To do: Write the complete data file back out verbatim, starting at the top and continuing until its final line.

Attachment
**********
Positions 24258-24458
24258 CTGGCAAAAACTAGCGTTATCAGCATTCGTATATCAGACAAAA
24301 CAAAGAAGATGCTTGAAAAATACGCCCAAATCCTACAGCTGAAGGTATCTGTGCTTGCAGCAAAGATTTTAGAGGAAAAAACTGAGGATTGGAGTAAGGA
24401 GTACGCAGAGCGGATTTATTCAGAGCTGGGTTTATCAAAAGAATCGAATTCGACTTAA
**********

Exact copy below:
Positions 24258-24458
24258 CTGGCAAAAACTAGCGTTATCAGCATTCGTATATCAGACAAAA
24301 CAAAGAAGATGCTTGAAAAATACGCCCAAATCCTACAGCTGAAGGTATCTGTGCTTGCAGCAAAGATTTTAGAGGAAAAAACTGAGGATTGGAGTAAGGA
24401 GTACGCAGAGCGGATTTATTCAGAGCTGGGTTTATCAAAAGAATCGAATTCGACTTAA